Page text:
Color Variations in Cockatiels
Cockatiels do not have the bright vivid colors that other parrots boast. However, cockatiels have several color mutations that give each of them a unique look. Color mutations occur on three aspects of a cockatiel, which include the overall color of the bird, color of the face marking, and changes in the color and pattern on the bird. These color mutations are achieved through careful breeding of cockatiels. Being able to identify your own bird’s mutation can be interesting and gives you more knowledge about your bird. Here is a closer look at the different color variations of your cockatiel’s overall body.
There are several different types of color mutations that affect the overall color of the cockatiel. The most common is called normal grey. Normal grey is the color variation that is found on birds in the wild. A normal grey cockatiel is dark grey all over expect for a white stripe found on the wings of a male cockatiel. It also has a bright yellow face, yellow crest and orange cheek spot. A female is grey all over with a muted yellow face and orange spot. Females also have barring on their tail and lower body.
Cinnamon and fallow are two more kinds of color variations in cockatiels. These two are very similar to each other and are commonly mistaken for the other. Cinnamon cockatiels are a dusty silver with tints of brown in their feathers and have dark eyes. Fallow have the same overall color as cinnamon, but has a hint of yellow in the feathers. The main difference between cinnamon and fallow cockatiels are the eyes. Fallow has deep red eyes as opposed to dark brown or black eyes found in the cinnamon.
Lutino cockatiels are solid colors of white and yellow. Sometimes an all white lutino cockatiel is confused as being an albino cockatiel. However, albino cockatiels do not exist and the color variation name is confused along the way. Lutino cockatiels have red eyes with a bright yellow head and orange cheek spot. They also have barring underneath the wings and tail making it very difficult to determine sex.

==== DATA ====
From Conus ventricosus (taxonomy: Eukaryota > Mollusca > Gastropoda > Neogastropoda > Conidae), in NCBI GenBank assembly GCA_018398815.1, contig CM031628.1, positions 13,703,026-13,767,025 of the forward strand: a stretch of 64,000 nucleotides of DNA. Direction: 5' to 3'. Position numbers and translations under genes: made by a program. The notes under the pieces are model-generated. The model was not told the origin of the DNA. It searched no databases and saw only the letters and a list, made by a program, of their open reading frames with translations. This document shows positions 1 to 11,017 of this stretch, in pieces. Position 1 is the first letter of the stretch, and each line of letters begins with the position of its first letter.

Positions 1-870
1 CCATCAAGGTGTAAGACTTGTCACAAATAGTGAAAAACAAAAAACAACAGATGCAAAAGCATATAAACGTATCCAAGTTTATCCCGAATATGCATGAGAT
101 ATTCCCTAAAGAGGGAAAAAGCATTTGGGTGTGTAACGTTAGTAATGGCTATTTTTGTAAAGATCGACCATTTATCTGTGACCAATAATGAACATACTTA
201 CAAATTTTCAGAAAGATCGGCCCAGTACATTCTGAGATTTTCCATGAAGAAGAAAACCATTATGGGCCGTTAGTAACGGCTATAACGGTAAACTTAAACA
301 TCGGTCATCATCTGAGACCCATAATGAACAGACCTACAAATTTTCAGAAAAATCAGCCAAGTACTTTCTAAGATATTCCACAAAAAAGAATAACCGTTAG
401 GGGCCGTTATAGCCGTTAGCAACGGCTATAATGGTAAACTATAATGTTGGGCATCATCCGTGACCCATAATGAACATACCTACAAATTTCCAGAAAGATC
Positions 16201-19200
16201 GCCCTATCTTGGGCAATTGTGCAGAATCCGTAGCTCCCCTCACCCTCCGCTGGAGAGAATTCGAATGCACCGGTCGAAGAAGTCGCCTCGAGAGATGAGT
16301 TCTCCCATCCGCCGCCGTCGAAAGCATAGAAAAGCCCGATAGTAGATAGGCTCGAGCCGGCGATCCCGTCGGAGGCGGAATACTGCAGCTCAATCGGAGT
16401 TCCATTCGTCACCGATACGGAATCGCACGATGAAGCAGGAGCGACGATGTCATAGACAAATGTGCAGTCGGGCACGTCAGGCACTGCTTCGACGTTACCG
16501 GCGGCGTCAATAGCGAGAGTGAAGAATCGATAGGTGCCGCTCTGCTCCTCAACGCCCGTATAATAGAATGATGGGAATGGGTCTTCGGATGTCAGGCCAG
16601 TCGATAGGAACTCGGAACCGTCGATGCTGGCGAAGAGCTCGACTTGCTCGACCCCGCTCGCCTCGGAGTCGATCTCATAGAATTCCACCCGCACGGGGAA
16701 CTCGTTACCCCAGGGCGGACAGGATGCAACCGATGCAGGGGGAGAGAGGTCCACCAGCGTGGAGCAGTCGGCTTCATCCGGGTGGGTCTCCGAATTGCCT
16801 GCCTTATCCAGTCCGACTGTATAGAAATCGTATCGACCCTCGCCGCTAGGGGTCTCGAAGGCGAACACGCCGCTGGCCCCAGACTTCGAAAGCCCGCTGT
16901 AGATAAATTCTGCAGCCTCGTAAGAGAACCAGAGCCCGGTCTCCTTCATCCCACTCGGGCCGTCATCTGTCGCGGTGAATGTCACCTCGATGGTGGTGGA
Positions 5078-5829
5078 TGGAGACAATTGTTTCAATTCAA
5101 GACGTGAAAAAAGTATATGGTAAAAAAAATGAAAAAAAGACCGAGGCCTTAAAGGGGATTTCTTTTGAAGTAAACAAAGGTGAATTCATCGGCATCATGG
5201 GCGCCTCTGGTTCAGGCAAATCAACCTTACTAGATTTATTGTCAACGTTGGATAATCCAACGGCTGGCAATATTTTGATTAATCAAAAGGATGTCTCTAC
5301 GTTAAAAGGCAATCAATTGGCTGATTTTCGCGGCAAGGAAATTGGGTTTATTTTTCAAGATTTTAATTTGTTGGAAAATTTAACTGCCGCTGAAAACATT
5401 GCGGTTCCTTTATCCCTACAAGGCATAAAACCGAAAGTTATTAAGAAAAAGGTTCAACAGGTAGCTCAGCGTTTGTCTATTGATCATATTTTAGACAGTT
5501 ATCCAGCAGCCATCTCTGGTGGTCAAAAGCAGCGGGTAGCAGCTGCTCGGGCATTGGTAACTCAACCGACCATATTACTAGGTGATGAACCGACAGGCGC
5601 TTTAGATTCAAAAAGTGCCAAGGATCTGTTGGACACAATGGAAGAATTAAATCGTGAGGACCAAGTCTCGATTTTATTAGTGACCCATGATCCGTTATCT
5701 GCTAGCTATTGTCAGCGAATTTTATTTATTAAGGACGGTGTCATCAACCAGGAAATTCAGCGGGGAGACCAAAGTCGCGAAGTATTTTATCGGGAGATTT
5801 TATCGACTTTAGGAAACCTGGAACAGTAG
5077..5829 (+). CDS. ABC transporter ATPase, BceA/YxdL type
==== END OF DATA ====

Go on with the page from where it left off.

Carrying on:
Lastly, a silver cockatiel is a rather common variation, but its silvery grey color makes it appear unique and much different to the normal grey cockatiel. Depending on whether your bird is a dominant silver or recessive silver, it will have a varying shade of grey all over its body. Recessive silver cockatiels have red eyes as oppose to the dominant silvers that have dark eyes. Both of these cockatiel variations lack the orange patch on the cheek.
There are many different color variations in the cockatiel. It is amazing to see the different color schemes and patterns possible to the cockatiel. This should help you to be able to identify which variation your cockatiel shows.
Color Mutations in cockatiels occur in 3 areas of the body. It can affect the color of the overall body, the color of the face marking, and can changed the pattern on feathers and the body. These types of mutations make cockatiels look much different than those that live in the wild. Here is a closer look at the mutations that change the color of the face marking as well as the one that changes the pattern on the cockatiels body.
Cockatiels are usually known for their bright orange cheek patch and bright yellow face and crown. However, not all cockatiels have that characteristic patch of orange feathers. White face is the type of color mutation that changes the color of the face marking. Rather than seeing a bright orange spot, the cockatiel has a bright white patch. It can be rather striking and can be quite beautiful. Even though the color mutation is called white face, it effects yellow and orange pigment through the bird’s genes. A bird with a white face will never have yellow feathers either. These birds usually go for more money because they are more rarer than cockatiels with an orange cheek.
Another variation that changes the color of the face marking is called yellow head and cheek. This is a rather uncommon mutation, but either to identify if you come across it. This cockatiel has no orange cheek marking either. However, it has a yellow head and darker yellow colored feathers where the orange mark would have been. Try to see if you can find one of these in your local pet store.
The next type of mutations changes the overall patterns on the bird’s feathers and body are called pied and pearl. Pied is best described as having white and yellow feathers in areas where there normally is not any. These birds may have small spots or have large white and yellow areas. Sometimes, a normal grey bird could carry the pied gene without actually having any pattern on its body. Usually the best indicator that he may be a carrier is on the back of the head. There may be a white spots on the back of the head indicator he could have pied cockatiel babies.
The last type of pattern variation is called pearl. This variation is easy to identify because of the spots and barring found on each individual feather. It is interesting to note that females will keep these spots for her whole lifetime. However, males that have the pearl variation may lose the spots over time.
These are the most common color mutations found in cockatiels. Whenever you go to purchase your own special bird, you will be able to tell what kind of mutations it has.